Figure 2 
                  Total phenolic content of genotypes. (In the same column, statistically significant differences among genotypes are presented by different letters at p ≤ 0.05).
Figure 2

Total phenolic content of genotypes. (In the same column, statistically significant differences among genotypes are presented by different letters at p ≤ 0.05).

Figure 3 
                  Total anthocyanin content of genotypes. (In the same column, statistically significant differences among genotypes are presented by different letters at p ≤ 0.05).
Figure 3

Total anthocyanin content of genotypes. (In the same column, statistically significant differences among genotypes are presented by different letters at p ≤ 0.05).

Figure 4 
                  DPPH values of genotypes. (In the same column, statistically significant differences among genotypes are presented by different letters at p ≤ 0.05).
Figure 4

DPPH values of genotypes. (In the same column, statistically significant differences among genotypes are presented by different letters at p ≤ 0.05).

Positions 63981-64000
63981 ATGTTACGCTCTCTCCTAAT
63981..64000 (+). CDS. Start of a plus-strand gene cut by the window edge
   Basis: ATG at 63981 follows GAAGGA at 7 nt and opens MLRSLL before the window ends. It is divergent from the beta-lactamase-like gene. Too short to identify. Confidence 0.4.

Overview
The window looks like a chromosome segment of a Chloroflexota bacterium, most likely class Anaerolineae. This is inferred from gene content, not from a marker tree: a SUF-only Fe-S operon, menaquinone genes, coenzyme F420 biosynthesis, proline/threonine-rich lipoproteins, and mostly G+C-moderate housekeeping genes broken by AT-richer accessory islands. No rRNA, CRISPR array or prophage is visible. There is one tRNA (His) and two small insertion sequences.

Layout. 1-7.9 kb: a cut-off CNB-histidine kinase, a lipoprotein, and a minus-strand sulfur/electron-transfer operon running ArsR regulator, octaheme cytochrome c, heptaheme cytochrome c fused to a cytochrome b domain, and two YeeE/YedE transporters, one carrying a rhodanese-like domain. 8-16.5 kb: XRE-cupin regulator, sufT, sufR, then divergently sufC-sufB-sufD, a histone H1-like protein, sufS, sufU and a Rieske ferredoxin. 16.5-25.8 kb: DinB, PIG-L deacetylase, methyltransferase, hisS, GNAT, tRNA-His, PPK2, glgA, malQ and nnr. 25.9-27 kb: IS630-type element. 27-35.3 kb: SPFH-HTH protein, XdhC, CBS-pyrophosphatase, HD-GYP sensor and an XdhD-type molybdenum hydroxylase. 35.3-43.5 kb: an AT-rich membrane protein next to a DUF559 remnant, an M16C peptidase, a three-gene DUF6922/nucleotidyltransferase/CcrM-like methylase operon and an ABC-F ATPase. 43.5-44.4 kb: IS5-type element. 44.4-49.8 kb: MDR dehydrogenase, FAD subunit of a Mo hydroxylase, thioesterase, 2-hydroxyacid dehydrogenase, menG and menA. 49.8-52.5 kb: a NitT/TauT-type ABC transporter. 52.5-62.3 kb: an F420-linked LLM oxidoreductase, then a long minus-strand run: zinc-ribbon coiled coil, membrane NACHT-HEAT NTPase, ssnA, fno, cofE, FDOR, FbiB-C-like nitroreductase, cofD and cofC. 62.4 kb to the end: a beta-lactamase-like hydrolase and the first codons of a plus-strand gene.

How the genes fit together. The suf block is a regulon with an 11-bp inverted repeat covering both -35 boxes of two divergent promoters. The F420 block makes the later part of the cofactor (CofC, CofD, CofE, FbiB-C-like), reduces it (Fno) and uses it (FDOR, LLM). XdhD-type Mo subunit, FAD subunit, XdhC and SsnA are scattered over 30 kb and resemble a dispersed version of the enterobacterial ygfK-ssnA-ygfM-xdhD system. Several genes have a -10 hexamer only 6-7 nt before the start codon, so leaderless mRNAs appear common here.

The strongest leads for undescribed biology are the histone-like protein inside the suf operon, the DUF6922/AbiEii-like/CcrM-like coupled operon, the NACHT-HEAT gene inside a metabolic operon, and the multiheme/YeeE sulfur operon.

Figure 5 
                  FRAP values of genotypes. (In the same column, statistically significant differences among genotypes are presented by different letters at p ≤ 0.05).
Figure 5

FRAP values of genotypes. (In the same column, statistically significant differences among genotypes are presented by different letters at p ≤ 0.05).

Ascorbic acid is an important component of berry fruits, in particular, black mulberries [11]. Among seven mulberry genotypes, TOR-1 and TOR-2 showed the highest ascorbic acid values with 27.6 and 26.2 mg/100 g of fresh weight base. The TOR-5 genotype had the lowest value overall at 20.4 g/100 g FW. TOR-3, TOR-6, and TOR-7 were grouped together statistically with 21.8, 22.8, and 22.0 mg/100 g FW ascorbic acid content (Figure 1).